483: Fiction Rule of Thumb
|Fiction Rule of Thumb|
Title text: Except for anything by Lewis Carroll or Tolkien, you get five made-up words per story. I'm looking at you, Anathem.
Randall uses a graph that purports that the more words an author makes up, the less likely their book is any good. To demonstrate this, he provides an example where a hypothetical author uses three made up words, "Fra'as", "Farmlings", and "Krytoses". The latter of these words are described very unprofessionally as being "like swords but awesomer" (and of course "awesomer" is itself a made-up word). The author clearly does not see that having to insert explanations of all the made up words makes the sentence extremely clumsy.
The title text declares that the average author is allowed five invented words per book before this rule is invoked against them, but mentions that J.R.R. Tolkien and Lewis Carroll are exceptions, as they are both very famous, well-respected writers who made words up all the time.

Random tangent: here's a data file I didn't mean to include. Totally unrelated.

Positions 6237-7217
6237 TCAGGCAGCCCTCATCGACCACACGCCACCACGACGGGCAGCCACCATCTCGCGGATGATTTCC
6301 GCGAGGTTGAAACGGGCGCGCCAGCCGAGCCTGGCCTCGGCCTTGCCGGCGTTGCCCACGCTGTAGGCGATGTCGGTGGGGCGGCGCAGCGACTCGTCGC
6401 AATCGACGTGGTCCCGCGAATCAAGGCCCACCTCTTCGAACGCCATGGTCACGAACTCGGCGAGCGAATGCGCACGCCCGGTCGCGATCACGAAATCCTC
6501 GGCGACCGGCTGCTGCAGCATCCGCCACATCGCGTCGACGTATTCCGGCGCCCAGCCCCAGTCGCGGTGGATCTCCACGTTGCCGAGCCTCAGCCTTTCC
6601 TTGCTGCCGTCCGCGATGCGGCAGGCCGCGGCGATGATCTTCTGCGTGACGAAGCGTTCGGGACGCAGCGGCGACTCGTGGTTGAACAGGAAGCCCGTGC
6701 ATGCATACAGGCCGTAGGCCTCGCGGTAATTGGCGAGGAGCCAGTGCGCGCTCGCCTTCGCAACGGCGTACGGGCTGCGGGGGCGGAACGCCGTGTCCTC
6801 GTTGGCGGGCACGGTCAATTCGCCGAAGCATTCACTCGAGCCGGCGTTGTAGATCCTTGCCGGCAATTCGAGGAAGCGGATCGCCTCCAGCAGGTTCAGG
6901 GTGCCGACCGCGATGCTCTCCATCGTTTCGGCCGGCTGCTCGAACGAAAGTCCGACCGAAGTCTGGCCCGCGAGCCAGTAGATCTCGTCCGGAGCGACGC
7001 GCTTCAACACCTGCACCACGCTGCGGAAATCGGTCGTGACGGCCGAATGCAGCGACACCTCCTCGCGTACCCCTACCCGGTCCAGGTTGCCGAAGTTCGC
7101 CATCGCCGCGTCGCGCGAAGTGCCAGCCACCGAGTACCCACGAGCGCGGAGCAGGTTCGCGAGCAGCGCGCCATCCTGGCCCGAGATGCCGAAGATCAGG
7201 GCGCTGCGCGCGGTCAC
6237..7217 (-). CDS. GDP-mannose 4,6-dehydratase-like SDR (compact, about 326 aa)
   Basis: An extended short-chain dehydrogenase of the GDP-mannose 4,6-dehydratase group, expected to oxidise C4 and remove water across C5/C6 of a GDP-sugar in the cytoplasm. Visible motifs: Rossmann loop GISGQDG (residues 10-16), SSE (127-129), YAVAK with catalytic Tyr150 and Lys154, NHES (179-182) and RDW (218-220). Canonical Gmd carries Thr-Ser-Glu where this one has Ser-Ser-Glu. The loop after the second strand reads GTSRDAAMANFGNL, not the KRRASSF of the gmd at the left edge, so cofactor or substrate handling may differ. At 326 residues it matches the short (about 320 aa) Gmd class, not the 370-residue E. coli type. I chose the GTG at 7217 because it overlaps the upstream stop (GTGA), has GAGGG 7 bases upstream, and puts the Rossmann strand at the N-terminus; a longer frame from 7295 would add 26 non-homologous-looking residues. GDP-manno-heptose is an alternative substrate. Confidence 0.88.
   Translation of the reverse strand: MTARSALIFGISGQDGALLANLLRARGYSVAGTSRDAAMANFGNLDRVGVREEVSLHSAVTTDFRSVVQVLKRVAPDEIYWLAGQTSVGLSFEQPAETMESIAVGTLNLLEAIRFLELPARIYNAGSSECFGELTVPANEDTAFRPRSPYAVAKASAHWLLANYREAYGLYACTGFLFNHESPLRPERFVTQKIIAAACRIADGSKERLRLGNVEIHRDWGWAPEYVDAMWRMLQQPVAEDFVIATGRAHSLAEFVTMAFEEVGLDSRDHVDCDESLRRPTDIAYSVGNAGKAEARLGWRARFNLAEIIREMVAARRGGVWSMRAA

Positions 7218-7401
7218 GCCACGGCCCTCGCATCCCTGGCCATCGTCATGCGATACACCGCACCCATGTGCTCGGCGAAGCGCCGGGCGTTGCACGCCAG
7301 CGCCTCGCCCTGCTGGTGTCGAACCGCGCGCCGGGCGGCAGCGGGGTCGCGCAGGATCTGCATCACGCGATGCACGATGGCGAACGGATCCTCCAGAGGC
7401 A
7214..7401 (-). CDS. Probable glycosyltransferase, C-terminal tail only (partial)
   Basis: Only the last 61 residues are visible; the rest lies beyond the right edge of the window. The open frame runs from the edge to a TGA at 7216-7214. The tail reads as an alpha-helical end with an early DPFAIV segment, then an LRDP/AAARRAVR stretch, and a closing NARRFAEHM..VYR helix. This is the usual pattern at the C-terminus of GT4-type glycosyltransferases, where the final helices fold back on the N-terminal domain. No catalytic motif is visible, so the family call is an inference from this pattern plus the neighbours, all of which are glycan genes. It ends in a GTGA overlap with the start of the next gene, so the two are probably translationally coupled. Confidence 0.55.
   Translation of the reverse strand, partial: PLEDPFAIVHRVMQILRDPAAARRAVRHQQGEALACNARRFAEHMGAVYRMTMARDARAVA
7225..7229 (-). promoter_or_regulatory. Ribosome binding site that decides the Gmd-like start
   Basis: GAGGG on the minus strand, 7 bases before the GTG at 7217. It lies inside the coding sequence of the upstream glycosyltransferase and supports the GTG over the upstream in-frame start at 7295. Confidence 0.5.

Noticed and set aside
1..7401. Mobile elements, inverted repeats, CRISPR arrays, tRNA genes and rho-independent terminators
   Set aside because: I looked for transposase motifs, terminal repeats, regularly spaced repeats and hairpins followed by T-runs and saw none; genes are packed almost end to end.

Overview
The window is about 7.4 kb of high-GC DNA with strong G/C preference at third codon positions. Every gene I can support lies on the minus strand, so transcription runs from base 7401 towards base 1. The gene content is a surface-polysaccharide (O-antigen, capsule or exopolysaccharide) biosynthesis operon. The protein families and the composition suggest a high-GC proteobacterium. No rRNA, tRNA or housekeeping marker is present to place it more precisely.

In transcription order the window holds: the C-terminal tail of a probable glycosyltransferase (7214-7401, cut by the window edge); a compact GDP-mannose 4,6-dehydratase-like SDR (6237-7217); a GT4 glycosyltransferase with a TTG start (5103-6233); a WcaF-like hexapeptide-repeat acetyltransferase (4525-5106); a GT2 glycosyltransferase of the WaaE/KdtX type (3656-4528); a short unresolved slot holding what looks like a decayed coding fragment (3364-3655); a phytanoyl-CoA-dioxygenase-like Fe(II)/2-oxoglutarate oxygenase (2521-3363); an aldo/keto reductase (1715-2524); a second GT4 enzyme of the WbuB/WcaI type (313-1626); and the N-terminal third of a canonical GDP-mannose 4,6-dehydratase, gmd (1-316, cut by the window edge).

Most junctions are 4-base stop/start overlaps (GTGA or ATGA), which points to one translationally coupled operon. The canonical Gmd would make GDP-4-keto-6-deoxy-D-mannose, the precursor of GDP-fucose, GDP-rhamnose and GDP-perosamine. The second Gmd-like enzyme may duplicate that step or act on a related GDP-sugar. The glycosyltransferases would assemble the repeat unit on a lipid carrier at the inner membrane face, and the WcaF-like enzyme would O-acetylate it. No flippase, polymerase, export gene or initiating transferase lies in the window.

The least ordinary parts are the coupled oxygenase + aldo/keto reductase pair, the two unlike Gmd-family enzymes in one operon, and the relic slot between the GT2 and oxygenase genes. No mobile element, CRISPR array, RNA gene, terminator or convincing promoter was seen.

Randall also makes a dig at Anathem, a speculative fiction novel by Neal Stephenson about a monastic order on another planet that studies science, mathematics, and philosophy. The book is noteworthy for having a very large number of made-up or repurposed words, enough to require its own glossary. One of the more common fake words is fraa (without an apostrophe).
- [Line graph shown with an inverse curve.]
- [Y-Axis: Probability book is good.]
- [X-Axis: Number of words made up by author.]
- [The curve becomes less steep as the number of words increase.]
- "The Elders, or Fra'as, guarded the farmlings (children) with their krytoses, which are like swords but awesomer..."